Every since I read Tarzan by Edgar Rice Burroughs, I’ve been fascinated with the concept of the serial novel. Granted, I read it in book form, but his original audience had to tune in every week (or every publication) to find out what happened with the Jungle Man.
Skip ahead over a century and there are a new generations of writers, who tease their audiences with action and cliffhangers, drawing in audiences, but also criticism: who wants to wait? How can the writer leave us hanging? This is simply a marketing ploy to sell weak books!
My take? This is not a new idea. We are willing (but only because we must) to wait weeks and years for a new episode of our favorite shows (curse you, Game of Thrones!!) – should books be any different? A good story is a good story, regardless of the form.
Everything old is new again. What began as a nineteenth century publishing practice is now seeing a resurgence thanks to digital technology. Serialized fiction — the publication of a narrative in a series of installments or the literary equivalent of a TV series — is now the focus of a new startup and app and has been adopted by scores of women’s fiction authors as a way to publish their work.
In Dickens’ time, serialized fiction was often driven by costs. While many readers couldn’t afford a complete bound book, they could spare a few pennies for a newspaper or periodical containing the latest chapter of a story each week or month. These days time is the limiting factor, according to Yael Goldstein Love, co-founder and editorial director of Rooster, a mobile reading service that helps busy people fit great fiction into their lives: “They [serial installments] make it easier to see how you can fit reading into your life because this is fiction meant to be consumed in the five or ten or twenty minute block of time. You almost trick yourself into reading a novel. But in a good way.”
Isn’t serialized fiction the same as buying a book, chapter by chapter? Not exactly. Author Rachel Kadish found that writing a novel designed to be read in short, tantalizing installments brought its own challenges and perks. Her serial novel, I Was Here, tells the story of a woman whose past comes back to haunt her decades after she’d thought it was banished (the story is available on Rooster). I Was Here first started out as a novella but received extensive rewrites from Kadish to take full advantage of the serial format. “The serialized form means you need to tell a riveting story,” says Kadish. “Otherwise why would a reader come back from week to week? Dividing my story into installments required me to think hard about the rising and falling tensions within each section. The serialized format encouraged me to do more with the story’s inherent tensions and play out the plot more fully.”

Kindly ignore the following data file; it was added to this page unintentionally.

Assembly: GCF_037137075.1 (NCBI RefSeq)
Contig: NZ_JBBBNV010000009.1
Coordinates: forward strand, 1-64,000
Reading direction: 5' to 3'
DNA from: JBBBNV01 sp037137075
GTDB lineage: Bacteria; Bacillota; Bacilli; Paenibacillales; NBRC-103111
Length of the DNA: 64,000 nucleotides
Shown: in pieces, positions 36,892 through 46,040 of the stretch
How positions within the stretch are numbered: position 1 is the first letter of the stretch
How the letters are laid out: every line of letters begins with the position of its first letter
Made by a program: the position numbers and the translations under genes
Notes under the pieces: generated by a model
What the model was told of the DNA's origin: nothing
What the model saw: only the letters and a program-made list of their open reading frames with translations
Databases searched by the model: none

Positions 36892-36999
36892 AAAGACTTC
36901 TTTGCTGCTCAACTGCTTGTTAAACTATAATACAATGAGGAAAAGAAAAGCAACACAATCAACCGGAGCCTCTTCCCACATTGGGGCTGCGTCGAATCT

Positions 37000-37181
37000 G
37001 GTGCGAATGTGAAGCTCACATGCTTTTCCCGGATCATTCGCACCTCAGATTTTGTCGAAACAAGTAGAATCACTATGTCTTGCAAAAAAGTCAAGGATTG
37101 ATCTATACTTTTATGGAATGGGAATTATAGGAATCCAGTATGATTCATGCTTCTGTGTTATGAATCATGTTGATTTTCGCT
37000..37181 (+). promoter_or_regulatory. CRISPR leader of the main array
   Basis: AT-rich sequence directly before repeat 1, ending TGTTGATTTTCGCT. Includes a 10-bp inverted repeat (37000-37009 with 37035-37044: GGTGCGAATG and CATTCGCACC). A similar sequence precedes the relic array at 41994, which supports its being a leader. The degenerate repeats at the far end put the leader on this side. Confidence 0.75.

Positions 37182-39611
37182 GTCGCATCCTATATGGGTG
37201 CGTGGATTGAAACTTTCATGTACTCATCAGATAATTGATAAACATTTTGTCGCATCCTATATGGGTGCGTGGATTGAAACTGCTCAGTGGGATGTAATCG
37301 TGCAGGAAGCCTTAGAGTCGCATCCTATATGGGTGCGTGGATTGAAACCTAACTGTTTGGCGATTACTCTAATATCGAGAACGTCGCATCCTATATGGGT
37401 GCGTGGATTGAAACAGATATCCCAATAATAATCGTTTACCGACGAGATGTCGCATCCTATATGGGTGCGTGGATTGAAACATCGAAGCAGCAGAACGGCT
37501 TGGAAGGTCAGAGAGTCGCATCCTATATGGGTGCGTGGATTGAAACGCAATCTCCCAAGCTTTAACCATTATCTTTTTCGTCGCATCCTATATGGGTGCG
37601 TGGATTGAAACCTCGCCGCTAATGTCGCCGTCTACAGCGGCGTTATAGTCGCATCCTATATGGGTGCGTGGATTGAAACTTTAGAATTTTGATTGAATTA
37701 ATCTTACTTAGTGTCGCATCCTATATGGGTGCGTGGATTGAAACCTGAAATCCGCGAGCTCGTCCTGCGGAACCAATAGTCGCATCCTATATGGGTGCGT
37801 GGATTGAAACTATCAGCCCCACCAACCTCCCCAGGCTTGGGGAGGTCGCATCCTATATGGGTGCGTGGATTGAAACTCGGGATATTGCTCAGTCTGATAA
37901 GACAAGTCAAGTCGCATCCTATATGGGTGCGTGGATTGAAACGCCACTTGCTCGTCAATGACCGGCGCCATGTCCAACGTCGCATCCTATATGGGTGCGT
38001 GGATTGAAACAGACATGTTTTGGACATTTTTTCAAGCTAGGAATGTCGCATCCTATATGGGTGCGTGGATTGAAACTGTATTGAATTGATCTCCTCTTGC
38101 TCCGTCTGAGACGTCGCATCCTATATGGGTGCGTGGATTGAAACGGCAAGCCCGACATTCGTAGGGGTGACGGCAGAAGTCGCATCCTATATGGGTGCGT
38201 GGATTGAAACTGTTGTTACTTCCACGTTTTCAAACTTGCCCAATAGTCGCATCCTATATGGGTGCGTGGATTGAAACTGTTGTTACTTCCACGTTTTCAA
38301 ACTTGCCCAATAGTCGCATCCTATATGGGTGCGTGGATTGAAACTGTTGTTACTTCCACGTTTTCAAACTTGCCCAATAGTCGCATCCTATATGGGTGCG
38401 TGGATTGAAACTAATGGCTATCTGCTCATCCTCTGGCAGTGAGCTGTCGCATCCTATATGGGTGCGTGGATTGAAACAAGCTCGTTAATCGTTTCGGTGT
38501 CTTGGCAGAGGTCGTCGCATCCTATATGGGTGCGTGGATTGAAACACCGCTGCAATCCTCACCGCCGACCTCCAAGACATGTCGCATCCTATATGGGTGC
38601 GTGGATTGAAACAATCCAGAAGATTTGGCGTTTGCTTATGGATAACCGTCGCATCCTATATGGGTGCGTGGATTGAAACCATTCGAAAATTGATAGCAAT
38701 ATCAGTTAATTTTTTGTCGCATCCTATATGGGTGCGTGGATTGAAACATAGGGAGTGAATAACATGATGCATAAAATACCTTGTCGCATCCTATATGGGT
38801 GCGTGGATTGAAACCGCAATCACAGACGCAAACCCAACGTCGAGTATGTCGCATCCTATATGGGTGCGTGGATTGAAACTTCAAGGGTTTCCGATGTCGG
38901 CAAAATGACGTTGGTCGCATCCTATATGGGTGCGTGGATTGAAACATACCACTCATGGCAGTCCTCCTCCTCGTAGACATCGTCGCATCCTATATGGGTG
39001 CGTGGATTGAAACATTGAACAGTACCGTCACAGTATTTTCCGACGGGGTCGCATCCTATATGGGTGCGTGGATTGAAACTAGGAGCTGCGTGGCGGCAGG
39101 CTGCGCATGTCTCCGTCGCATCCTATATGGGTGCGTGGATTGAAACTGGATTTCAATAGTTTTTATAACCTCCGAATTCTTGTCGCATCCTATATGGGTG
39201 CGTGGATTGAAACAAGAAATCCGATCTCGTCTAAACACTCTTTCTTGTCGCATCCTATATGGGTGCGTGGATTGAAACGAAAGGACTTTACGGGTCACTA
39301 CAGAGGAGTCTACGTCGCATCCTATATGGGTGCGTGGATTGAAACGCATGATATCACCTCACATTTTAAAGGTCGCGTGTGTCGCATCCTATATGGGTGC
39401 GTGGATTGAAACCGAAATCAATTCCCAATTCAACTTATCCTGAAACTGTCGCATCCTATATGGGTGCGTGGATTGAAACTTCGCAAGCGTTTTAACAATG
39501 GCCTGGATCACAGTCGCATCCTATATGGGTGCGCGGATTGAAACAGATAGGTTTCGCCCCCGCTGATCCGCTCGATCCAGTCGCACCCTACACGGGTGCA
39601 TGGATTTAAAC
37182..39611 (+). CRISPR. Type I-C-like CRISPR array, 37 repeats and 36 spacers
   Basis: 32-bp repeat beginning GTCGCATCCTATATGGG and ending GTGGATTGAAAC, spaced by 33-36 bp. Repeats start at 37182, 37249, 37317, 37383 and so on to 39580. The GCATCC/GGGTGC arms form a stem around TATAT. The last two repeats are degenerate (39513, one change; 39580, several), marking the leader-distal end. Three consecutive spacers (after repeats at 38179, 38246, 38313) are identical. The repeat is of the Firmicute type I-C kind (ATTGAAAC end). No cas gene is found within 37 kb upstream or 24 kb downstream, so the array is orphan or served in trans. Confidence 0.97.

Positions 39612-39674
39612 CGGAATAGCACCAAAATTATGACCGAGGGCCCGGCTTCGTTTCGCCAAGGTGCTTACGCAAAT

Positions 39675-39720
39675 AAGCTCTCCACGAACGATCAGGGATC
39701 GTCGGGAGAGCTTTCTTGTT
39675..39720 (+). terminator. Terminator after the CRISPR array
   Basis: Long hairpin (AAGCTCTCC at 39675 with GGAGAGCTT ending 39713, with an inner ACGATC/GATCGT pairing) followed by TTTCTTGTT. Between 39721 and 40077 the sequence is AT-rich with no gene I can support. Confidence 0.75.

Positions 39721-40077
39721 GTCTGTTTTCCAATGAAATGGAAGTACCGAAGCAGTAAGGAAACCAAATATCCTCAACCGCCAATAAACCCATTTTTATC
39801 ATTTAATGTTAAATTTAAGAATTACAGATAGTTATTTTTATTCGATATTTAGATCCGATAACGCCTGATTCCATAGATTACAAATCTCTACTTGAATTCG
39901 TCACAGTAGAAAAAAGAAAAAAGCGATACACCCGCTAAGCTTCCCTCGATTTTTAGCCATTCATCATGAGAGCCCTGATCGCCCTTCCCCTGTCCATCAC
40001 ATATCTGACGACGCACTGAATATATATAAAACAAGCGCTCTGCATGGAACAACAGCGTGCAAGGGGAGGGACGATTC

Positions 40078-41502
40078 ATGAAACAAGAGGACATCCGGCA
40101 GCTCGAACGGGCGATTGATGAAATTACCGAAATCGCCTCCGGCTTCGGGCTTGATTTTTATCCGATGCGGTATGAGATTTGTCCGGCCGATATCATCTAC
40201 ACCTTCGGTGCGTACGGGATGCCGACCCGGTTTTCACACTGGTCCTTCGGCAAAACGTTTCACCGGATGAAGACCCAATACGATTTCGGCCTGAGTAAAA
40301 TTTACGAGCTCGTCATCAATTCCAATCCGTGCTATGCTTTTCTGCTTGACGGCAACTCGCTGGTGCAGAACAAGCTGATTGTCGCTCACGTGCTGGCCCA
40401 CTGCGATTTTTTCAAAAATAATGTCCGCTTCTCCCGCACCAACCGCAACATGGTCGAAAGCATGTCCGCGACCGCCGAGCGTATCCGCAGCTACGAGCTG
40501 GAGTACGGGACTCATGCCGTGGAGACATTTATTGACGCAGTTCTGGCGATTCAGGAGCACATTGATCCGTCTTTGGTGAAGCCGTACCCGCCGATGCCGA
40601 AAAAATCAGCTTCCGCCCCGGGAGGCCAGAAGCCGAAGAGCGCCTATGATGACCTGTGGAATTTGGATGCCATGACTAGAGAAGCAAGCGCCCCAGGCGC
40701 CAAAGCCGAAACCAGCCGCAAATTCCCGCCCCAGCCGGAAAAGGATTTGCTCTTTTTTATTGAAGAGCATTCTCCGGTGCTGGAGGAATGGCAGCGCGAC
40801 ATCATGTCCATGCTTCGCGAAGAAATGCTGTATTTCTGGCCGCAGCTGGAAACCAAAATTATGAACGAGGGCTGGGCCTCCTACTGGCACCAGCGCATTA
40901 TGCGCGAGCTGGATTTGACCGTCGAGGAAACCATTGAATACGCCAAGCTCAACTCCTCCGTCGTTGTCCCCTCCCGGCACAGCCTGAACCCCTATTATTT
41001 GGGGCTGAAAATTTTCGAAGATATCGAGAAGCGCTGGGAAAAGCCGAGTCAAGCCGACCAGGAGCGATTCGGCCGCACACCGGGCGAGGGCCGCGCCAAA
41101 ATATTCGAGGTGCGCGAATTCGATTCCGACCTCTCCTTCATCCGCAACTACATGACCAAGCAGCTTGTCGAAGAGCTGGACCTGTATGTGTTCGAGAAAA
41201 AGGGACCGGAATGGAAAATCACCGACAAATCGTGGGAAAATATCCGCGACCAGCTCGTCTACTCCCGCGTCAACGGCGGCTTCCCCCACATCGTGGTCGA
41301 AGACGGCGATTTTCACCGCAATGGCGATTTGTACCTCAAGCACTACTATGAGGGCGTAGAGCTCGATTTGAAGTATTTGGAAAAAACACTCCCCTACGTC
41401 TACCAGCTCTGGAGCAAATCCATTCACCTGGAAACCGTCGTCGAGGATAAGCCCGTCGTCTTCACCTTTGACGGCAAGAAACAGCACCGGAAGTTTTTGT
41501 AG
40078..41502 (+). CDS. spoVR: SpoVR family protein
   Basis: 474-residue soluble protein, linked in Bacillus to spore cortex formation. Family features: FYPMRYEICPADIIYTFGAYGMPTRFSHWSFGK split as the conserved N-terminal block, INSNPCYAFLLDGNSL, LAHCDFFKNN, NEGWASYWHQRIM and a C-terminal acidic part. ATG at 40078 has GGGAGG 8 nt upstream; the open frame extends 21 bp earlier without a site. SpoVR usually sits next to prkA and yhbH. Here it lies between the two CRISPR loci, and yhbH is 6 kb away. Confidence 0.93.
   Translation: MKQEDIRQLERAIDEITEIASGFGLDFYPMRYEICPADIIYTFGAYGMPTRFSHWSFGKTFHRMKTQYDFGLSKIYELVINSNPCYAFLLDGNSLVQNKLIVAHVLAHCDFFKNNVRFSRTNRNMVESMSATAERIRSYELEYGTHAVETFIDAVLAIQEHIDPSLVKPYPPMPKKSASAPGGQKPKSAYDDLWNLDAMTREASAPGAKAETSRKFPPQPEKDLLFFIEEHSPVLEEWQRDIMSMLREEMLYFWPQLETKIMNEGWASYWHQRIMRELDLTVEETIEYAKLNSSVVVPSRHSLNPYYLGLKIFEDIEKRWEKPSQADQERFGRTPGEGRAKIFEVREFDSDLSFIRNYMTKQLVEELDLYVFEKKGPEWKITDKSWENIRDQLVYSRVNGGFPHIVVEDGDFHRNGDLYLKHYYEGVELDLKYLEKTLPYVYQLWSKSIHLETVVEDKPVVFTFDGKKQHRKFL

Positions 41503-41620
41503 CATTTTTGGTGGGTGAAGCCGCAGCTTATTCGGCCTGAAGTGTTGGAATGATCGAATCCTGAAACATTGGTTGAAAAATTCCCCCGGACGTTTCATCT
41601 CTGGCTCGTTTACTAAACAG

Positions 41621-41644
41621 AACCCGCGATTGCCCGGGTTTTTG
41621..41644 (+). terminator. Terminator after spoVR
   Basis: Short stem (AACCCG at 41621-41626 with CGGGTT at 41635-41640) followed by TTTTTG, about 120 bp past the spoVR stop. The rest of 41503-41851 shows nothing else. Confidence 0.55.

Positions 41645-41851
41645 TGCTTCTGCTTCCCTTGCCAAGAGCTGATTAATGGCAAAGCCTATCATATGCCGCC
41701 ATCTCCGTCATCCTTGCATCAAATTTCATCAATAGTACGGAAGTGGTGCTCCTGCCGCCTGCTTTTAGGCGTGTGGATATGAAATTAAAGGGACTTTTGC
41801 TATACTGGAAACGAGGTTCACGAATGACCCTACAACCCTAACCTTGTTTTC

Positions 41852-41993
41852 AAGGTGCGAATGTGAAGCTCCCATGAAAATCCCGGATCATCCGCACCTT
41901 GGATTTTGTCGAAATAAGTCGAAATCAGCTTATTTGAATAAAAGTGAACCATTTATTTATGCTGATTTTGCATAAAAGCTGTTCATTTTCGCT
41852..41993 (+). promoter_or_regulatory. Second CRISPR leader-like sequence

Proponents of serialized fiction point to the format of a TV series to show that people are familiar with the format and happy to consume a story in episodes. This method also creates a more social experience than curling up at home, alone, with a novel for an afternoon. Everyone is watching or reading the same episode at the same time — or at least is sharing the anticipation for the next installment.
Goldstein Love notes, “Such a big part of the appeal of the serial for me is the delight of the time between episodes, anticipating and speculating about what’s going to happen next. That break between episodes makes our relationship with the characters feel more intimate because they can surprise, disappoint, and betray us in real time.”
An article in The Atlantic notes that even with our technology that allows us to watch shows on our time, 43 percent of viewers still tune in when the show airs, suggesting “we still prefer to consume our stories as a group.” Think of the experience of following Twitter while watching the Academy Awards or a Presidential Debate, or reading the same book as your friends. Conversation enhances the original narrative.
On the other hand, these days most of us prefer to watch a TV series once we can consume every episode in one epic binge. Perhaps recognizing that, Netflix released every episode of season 4 of Arrested Development simultaneously. Some readers prefer to get their story all at once. I checked out the reviews for my serial novel. Even while they enjoyed the book, a small number of readers were disgruntled with the format:
Had I known this was a story being told in three novellas, and installment series if you will, I would have waited to read this one until they were all complete and read them in a single go.
I am beginning to really detest serials, they just leave you smack bang in the middle of the action and you have to wait what seems like an age to see what happens next. I swear it is a modern type of torture and should be stopped at all costs.
With the serial format, it all comes down to anticipation. There is something wonderful about gluttonously devouring a novel in one sitting. But there is something just as special (or agonizing) as waiting for the next installment of a riveting story and discussing every twist and turn as they happen with other readers. Part of why we turn to fiction is the emotional rush that a great story provides. Love it or hate it, the serial format enhances that awesome sense of anticipation.